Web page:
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Cell numbers and cell sizes in organs of mice selected for large and small body size

Published online by Cambridge University Press:  14 April 2009

D. S. Falconer
Agricultural Research Council, Unit of Animal Genetics*
I. K. Gauld
Agricultural Research Council, Unit of Animal Genetics*
R. C. Roberts
Agricultural Research Council, Unit of Animal Genetics*
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Cell numbers in four organs of large, control and small mice were estimated by nuclear counts. Average cell mass was estimated from the cell number and the organ weight. The mice were from the selected Q-strain with six replicate lines in each size-group. The organs were lung, liver, spleen and kidney. At 6 weeks of age the large mice had more cells and larger cells than the controls in all organs; the small mice had fewer and smaller cells than the controls. The regression of log cell-number on log-organ weight provides a measure of how much, proportionately, cell number contributes to the differences in organ weight. In the lung and spleen, cell number contributed about 70% of the strain differences in organ weight, cell mass contributing about 30%; in the liver and kidney the relative contributions were about equal, at 50%.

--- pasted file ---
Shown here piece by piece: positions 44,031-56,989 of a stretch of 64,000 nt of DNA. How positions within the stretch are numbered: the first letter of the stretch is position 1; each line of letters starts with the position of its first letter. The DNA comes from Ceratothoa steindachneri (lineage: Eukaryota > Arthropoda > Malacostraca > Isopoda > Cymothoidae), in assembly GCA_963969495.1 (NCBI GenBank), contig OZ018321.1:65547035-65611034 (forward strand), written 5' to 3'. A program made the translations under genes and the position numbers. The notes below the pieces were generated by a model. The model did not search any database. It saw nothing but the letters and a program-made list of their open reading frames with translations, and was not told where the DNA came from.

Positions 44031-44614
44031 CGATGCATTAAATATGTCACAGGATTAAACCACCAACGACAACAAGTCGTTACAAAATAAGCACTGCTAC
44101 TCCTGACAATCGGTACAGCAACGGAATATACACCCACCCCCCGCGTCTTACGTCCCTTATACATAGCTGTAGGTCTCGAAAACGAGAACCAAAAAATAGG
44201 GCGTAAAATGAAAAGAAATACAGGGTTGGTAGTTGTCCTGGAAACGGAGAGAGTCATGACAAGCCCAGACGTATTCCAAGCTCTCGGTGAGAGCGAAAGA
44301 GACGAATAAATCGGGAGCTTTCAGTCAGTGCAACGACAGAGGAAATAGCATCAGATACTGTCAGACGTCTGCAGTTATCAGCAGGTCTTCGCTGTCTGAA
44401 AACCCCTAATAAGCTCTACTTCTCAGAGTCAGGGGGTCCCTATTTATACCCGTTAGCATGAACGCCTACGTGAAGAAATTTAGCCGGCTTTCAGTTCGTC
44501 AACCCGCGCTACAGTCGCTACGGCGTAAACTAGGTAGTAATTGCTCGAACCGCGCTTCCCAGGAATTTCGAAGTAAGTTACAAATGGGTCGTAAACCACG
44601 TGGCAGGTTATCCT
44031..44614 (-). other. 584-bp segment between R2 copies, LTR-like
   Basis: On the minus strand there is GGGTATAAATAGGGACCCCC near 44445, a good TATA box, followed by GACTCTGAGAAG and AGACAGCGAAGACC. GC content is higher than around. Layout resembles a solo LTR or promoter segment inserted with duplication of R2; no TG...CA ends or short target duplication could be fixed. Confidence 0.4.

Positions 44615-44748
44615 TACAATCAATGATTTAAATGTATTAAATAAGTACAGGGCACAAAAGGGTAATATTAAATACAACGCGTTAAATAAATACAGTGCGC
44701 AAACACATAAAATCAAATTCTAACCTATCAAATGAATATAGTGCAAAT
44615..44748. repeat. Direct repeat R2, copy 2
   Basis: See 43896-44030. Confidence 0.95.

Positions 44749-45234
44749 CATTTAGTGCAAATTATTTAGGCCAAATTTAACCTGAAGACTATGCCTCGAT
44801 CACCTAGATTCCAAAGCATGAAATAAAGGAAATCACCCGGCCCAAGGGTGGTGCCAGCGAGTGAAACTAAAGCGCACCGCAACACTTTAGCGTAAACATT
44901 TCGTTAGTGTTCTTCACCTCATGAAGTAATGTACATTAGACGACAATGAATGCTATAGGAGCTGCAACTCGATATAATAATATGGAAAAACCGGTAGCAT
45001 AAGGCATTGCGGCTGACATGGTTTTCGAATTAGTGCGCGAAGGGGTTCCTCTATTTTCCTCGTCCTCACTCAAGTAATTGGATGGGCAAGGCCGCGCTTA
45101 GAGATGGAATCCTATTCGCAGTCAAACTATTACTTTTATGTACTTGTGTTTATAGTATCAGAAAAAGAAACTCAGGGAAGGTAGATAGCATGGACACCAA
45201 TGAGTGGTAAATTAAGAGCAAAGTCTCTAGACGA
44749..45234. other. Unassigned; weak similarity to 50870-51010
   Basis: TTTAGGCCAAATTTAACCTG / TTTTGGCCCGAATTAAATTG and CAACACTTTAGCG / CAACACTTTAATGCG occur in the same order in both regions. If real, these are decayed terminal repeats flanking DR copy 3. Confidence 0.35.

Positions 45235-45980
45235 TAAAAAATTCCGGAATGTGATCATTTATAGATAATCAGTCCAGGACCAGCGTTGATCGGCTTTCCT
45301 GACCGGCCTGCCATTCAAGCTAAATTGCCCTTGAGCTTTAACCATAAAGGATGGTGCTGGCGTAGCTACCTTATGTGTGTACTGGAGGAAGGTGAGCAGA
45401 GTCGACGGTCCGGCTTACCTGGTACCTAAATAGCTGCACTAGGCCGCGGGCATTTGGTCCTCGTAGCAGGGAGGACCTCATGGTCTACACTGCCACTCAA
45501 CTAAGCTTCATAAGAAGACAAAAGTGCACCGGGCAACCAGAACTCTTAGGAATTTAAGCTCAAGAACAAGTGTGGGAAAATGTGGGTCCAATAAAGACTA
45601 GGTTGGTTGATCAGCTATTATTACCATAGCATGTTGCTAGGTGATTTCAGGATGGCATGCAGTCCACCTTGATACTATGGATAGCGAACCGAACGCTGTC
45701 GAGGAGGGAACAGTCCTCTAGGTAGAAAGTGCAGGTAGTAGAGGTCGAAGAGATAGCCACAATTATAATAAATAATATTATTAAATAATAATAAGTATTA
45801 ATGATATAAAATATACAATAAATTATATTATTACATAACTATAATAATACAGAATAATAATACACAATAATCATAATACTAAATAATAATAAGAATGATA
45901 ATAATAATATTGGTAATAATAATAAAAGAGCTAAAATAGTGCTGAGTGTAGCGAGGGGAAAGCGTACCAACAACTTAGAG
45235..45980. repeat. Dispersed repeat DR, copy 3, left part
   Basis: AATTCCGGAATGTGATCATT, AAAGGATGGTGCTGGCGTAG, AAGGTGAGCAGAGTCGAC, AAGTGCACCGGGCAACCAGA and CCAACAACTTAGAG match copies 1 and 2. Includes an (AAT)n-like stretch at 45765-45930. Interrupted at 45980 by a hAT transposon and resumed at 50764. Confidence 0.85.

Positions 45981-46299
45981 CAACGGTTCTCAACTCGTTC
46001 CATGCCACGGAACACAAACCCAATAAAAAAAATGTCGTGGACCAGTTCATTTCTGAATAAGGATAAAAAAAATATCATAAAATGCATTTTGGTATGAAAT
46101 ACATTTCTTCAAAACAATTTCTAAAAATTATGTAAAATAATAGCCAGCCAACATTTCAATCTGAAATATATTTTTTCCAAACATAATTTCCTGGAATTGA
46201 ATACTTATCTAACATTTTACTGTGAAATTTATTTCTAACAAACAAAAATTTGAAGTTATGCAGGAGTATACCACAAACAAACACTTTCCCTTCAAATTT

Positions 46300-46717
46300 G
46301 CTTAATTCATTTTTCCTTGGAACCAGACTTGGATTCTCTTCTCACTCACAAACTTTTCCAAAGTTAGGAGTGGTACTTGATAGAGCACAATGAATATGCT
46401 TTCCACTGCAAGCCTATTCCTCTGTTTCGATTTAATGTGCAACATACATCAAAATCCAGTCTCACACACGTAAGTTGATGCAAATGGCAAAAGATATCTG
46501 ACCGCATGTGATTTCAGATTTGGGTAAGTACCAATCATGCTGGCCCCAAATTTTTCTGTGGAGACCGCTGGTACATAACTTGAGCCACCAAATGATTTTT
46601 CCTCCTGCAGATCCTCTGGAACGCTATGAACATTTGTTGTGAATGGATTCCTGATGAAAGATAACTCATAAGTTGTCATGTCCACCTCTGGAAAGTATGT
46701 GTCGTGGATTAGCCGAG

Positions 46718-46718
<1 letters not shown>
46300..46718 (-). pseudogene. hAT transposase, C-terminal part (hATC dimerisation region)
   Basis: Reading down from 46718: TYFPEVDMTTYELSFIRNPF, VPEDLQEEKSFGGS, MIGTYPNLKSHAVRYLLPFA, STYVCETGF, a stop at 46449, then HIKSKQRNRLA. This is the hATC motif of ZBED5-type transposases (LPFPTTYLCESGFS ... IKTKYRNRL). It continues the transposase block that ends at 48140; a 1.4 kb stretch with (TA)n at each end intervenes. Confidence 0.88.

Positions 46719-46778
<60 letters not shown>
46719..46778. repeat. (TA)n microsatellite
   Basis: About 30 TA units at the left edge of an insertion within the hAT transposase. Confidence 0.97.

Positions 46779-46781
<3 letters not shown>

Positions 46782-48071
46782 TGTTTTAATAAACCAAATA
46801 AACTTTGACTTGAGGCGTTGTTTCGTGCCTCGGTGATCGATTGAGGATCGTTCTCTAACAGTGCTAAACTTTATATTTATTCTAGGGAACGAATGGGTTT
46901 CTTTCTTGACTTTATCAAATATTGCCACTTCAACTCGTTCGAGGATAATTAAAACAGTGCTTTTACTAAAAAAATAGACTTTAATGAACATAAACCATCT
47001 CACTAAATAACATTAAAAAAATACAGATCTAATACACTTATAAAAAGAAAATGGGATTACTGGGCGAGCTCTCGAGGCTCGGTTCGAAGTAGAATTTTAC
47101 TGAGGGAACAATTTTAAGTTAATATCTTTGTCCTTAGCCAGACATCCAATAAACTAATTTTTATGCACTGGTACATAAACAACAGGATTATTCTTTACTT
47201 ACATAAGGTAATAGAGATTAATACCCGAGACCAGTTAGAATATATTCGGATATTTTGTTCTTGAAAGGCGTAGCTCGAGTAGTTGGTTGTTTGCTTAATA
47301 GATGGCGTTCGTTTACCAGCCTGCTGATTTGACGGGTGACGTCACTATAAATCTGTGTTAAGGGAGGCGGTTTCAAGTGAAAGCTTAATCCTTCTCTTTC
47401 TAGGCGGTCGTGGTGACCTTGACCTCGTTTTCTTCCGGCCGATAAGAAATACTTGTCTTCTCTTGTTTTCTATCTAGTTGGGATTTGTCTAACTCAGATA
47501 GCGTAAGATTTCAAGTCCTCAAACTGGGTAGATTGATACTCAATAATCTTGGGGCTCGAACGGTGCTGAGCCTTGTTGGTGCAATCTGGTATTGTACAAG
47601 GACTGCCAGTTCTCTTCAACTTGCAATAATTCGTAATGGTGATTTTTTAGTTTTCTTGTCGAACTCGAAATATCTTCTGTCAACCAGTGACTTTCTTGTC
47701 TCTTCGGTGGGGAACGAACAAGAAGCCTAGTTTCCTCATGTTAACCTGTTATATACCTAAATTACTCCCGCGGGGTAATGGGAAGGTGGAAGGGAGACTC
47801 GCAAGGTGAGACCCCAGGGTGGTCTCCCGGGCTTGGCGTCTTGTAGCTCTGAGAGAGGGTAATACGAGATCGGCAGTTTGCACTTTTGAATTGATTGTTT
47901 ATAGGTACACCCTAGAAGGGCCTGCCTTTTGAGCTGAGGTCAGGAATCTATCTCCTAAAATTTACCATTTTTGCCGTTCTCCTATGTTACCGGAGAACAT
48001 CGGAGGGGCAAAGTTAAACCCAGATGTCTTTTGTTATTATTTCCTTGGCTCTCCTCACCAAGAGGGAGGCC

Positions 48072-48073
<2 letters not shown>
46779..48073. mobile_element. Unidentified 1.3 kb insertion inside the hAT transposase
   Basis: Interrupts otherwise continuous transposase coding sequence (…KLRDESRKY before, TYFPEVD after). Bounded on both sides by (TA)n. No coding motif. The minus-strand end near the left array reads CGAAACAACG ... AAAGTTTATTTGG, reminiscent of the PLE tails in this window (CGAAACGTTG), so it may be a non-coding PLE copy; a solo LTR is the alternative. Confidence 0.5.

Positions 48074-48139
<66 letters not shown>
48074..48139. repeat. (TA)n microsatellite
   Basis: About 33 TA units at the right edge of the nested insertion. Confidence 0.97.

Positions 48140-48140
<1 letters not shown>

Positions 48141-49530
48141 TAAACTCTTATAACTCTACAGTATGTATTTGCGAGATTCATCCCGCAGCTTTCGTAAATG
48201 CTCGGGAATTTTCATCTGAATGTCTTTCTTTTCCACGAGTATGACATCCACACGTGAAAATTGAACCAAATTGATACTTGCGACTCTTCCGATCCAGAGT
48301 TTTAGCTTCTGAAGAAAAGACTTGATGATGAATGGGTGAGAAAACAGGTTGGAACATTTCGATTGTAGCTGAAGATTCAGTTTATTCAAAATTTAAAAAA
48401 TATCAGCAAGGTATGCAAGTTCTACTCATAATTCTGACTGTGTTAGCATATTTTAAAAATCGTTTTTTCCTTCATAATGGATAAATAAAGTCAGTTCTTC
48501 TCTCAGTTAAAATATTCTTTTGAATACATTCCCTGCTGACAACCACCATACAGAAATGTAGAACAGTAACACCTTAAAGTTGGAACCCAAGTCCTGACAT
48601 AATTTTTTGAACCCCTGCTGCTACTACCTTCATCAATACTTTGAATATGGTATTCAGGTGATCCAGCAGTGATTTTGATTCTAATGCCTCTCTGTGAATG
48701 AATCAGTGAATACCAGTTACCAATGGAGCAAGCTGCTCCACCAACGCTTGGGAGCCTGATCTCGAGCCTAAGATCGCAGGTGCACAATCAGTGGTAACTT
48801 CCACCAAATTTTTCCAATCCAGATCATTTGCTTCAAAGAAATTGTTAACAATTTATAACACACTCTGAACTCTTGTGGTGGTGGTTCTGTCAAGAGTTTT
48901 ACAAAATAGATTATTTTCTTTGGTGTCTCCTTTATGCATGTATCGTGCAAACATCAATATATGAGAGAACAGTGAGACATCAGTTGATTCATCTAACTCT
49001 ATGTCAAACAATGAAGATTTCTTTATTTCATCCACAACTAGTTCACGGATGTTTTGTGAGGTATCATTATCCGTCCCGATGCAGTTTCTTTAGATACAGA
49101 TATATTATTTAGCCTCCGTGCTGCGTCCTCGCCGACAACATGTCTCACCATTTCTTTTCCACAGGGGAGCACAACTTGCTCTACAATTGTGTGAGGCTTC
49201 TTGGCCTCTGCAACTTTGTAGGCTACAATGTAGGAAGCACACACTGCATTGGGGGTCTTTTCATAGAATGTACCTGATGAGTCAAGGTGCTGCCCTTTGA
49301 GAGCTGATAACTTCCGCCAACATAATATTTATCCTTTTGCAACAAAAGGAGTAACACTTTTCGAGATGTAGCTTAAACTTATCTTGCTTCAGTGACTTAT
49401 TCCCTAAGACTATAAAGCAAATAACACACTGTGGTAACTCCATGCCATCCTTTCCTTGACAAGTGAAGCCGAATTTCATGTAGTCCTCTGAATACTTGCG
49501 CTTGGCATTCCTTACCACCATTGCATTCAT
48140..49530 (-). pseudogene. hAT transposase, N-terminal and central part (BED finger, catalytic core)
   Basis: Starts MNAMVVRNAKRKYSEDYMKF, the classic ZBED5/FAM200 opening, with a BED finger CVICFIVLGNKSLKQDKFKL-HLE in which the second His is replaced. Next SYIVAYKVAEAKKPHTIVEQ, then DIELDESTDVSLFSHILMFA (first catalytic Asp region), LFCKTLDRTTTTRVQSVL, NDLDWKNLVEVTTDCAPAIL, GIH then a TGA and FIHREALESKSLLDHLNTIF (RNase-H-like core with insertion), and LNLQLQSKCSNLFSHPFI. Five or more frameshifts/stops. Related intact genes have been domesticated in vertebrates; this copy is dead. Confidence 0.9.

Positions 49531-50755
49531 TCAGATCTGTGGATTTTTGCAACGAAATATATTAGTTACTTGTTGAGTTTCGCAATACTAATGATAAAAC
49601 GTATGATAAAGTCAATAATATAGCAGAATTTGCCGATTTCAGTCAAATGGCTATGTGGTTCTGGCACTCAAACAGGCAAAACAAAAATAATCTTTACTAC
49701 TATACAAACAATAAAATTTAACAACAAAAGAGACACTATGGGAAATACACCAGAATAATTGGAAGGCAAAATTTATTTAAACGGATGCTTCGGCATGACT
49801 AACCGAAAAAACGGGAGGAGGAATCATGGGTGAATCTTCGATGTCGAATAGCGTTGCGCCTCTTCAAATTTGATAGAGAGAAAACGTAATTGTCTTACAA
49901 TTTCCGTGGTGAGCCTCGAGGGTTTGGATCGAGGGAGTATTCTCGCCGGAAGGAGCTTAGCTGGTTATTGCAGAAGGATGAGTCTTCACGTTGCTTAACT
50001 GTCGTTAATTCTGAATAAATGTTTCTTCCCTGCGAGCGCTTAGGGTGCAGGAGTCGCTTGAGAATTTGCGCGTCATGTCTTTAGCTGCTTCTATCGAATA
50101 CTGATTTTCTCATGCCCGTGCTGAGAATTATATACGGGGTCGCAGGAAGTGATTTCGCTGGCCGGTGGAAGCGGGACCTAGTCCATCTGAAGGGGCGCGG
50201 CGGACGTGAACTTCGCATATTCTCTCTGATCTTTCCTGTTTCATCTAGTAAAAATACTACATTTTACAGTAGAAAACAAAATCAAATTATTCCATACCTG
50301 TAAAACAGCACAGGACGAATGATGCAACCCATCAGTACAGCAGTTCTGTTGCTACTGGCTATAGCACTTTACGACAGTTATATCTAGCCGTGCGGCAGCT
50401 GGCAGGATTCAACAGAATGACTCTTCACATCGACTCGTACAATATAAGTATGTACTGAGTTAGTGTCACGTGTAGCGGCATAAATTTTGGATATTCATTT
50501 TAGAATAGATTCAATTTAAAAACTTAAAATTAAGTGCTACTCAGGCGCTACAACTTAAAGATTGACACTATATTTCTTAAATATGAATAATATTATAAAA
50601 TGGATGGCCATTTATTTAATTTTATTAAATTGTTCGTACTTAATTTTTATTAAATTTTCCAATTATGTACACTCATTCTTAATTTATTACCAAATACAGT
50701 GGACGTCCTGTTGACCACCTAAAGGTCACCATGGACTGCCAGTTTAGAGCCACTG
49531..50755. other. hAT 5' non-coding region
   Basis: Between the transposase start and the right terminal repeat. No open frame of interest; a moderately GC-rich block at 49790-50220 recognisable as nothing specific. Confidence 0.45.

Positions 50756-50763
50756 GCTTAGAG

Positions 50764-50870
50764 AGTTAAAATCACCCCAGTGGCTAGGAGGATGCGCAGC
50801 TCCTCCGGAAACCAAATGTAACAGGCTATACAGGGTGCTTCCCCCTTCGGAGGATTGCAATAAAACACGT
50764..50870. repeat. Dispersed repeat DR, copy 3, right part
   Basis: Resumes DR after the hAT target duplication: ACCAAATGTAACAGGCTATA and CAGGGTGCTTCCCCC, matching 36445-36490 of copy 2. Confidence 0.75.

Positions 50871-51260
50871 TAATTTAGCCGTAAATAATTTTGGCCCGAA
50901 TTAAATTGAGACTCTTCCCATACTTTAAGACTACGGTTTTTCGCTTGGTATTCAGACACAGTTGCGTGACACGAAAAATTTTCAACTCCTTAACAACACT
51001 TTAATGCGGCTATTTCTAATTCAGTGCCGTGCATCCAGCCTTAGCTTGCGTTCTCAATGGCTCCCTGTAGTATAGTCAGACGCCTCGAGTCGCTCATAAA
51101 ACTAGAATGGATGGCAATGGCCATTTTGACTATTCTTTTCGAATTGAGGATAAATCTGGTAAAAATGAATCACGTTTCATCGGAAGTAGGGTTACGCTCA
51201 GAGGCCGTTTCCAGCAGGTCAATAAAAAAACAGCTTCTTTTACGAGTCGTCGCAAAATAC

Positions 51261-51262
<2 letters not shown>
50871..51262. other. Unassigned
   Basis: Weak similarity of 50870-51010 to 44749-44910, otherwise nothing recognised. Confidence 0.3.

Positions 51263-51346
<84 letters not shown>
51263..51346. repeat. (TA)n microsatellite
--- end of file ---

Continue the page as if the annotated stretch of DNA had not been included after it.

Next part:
Cell counts at different ages from 3 to 15 weeks showed that cell number and cell mass contributed to the increases of organ weights during growth in roughly the same proportions as stated above. From this it is concluded that the main effect of selection for body weight has been to speed up or slow down the normal processes of cellular growth.

Research Article
Copyright © Cambridge University Press 1978



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